HX Diablo Tour- The Diablo Tour was a much better feeling ball off the driver compared to the Diablo. I really got the feeling that I was compressing the ball and that the ball was sitting on the club face for a split second before jumping off and into the air. Ball flight appeared to be mid-high as well yet there seemed to be more carry associated with the Tour. This didn’t always translate into longer distance since the Diablo would run farther once it hit the ground but the Tour is a long ball for a ‘tour ball.’
HX Diablo- While there was some ‘clicky’ attributes to the Diablo off the club face, the ball performed well off the irons. It appeared to get up in the air with a penetrating ball flight and when it got to the green there was a considerable amount of roll out before coming to a stop. There’s a certain ‘hot’ aspect of the Diablo that you can’t ignore and you need to be aware of it and plan for when using scoring irons.
HX Diablo Tour- Like the feeling off the driver, I felt I was really compressing the ball and maximizing the technology that makes it the Diablo Tour. The ball would go high yet land soft with minimal roll once it found its way to the green. This was consistent with all of the irons in my bag (5i-9i) which was nice to see.
HX Diablo- Once again I felt there was a little ‘clickiness’ to the Diablo but it was very consistent in its performance. While this ball is not designed to be a ‘spinner’ or ‘checker’ it does offer a fair amount of feel when coming off wedges. Roll out was very easy to see and plan for with the Diablo and once I got used to that I was able to plan shots accordingly. I was taking the distance of the shot needed and added 5 yards to it in order to meet the roll requirements of the ball because more often than not I saw myself rolling right past the hole or target. If you’re a fan of running the ball up to the target then you will really like the performance of this ball.
HX Diablo Tour- This is where the Diablo Tour really separated itself from the Diablo. The feeling of the ball coming off the grooves was smooth and clean with a nice crispness that I couldn’t duplicate with the Diablo. The Tour launched high and landed soft with little to no roll. On aggressive pitch shots or full wedge shots the Tour showed some bite and virtually no roll. Hop and stop or hop hop and stop is the game the Diablo Tour likes to play.
HX Diablo- The Diablo felt a little harder coming off the insert of my putter. I would guess, and it’s just that, that if you don’t have an insert on your putter then you might find this ball to be a little hard. I did notice a little skidding of the ball coming off the putter before it settled into its roll but once it did the roll was true and straight with no deviation from the target line.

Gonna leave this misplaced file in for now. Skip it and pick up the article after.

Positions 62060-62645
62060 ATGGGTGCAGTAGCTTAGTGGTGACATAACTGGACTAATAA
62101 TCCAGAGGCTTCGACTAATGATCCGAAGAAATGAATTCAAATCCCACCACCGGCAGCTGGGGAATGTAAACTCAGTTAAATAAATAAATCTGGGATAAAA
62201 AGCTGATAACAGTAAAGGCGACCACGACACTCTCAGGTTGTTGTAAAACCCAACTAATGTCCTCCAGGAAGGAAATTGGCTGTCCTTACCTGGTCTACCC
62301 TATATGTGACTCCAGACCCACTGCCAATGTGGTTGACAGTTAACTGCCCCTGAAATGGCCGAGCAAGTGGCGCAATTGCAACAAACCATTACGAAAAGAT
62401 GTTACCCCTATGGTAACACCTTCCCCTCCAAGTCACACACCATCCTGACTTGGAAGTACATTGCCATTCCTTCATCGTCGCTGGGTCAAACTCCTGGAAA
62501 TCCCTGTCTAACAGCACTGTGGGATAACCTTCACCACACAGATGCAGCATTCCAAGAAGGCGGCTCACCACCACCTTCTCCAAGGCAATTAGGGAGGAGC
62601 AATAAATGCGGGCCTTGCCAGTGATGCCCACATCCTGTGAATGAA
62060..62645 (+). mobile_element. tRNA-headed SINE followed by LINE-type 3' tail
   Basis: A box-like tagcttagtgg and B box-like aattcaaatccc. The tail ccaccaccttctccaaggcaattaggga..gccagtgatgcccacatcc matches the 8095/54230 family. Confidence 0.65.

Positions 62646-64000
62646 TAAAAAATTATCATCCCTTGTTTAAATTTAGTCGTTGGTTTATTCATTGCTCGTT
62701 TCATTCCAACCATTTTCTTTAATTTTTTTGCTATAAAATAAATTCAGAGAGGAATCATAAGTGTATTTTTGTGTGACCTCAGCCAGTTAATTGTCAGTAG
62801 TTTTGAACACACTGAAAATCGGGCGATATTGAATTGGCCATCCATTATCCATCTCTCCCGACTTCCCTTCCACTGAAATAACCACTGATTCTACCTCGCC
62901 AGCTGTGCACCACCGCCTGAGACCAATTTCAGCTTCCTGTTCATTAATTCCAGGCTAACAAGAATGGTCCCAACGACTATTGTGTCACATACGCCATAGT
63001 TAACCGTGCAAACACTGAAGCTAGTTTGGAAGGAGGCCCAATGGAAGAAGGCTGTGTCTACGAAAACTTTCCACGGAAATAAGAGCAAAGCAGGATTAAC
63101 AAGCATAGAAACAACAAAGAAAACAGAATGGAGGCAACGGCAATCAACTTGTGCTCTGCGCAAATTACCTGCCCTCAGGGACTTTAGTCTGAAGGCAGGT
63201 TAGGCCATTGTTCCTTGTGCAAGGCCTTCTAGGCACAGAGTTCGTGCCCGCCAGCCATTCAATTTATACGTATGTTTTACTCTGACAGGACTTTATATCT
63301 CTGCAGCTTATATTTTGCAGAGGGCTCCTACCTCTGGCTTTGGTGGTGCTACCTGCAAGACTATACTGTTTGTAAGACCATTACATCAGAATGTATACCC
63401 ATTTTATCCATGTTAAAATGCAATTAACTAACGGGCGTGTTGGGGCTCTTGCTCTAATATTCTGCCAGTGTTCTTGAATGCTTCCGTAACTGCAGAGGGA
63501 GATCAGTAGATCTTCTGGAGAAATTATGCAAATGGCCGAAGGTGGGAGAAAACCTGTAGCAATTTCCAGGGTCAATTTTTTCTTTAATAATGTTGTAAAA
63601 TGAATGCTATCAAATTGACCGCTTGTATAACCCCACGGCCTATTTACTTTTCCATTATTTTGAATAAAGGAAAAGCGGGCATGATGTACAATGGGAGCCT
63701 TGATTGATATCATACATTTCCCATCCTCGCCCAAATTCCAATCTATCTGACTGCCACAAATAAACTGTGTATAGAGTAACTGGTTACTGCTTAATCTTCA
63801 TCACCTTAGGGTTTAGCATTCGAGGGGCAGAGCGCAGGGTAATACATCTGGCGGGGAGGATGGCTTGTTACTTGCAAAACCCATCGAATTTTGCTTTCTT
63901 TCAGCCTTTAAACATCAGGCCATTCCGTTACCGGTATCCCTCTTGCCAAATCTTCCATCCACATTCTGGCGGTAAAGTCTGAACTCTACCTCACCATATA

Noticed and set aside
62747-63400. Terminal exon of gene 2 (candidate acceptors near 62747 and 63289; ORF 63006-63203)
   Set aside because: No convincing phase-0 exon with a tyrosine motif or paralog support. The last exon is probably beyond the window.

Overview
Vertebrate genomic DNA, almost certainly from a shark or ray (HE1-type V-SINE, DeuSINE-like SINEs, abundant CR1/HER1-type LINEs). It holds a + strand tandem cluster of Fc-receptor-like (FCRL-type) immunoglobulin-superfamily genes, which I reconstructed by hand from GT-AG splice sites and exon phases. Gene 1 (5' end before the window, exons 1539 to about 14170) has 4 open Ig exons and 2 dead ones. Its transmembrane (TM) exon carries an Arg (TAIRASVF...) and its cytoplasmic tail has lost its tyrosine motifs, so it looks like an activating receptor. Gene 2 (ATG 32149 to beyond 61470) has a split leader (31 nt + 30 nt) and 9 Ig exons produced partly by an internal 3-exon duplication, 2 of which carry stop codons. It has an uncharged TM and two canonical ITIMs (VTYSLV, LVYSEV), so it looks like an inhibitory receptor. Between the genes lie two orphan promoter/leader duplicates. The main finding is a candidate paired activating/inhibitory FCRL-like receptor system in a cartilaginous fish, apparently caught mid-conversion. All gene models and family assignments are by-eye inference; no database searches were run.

HX Diablo Tour- The Diablo Tour felt much better than the Diablo did off the putter. Yes you’re not compressing the ball like you would with another club but yet there was a difference in feeling for me. Does core size have to do with feeling off a putter? That’s for another article my friends. The Tour seemed to want to get rolling right away and had the same true roll as the Diablo did.
I really enjoyed testing these 2 lines of balls out from Callaway. It was like I was doing my own independent ball fitting. One thing I would love to see is Callaway to enter the colored ball market. Please? A little yellow could go a long way and I think would really be accepted by consumers including myself. Why not do it in the Diablo line? Callaway, call me if you do OK?
Both of these offerings from Callaway are very good balls and each have their good points and bad points. Neither is a bad ball by any means and are worth a look. Ultimately I found the HX Diablo to not be the right ball for my game. I didn’t like the overall feeling of the ball and I did not always want to account for the additional roll of the ball around the greens. I’m already a fairly long hitter off the tee and with my irons so I’m not looking for distance in my game but would rather have a little more green-side control. For me, the HX Diablo Tour ball seems to have a perfect blend of feel, distance, and control that is rare in a golf ball, let alone one at its price point. But I’ll touch on that later. The HX Diablo Tour felt great off the driver, good off the irons, and great off the wedges. I was pleasantly surprised with how good a performer it was in all aspects of my game, so much so that now I’m going to be doing some further independent testing against my current golf ball to see if a switch needs to be made. For those of you who know me, that’s a pretty weighty statement as I’m not one to change balls in and out of my bag very often. It’s that good. I’m not a big spinner of the ball around the greens but I do like to have some sort of control such as minimal roll out and I also like to have manageable spin off the tee box.
Don’t completely take my word for it, do yourself a favor and click on over to www.callawaygolf.com and do some reading about HEX technology and what it can do for your golf game. It opened my eyes to some things and maybe it will for you as well. Both the HX Diablo and HX Diablo Tour retail for $25.99 which makes them outstanding value performance golf balls. There are not many companies willing to make technology affordable yet here is Callaway doing just that. I think they’ve got something with the revamped Diablo line of golf balls and you may want to check them out. I’m surprised I don’t find many Callaway golf balls on the course (OK, in the woods) but I suspect I may soon enough once word of these start to circulate in the golfing community.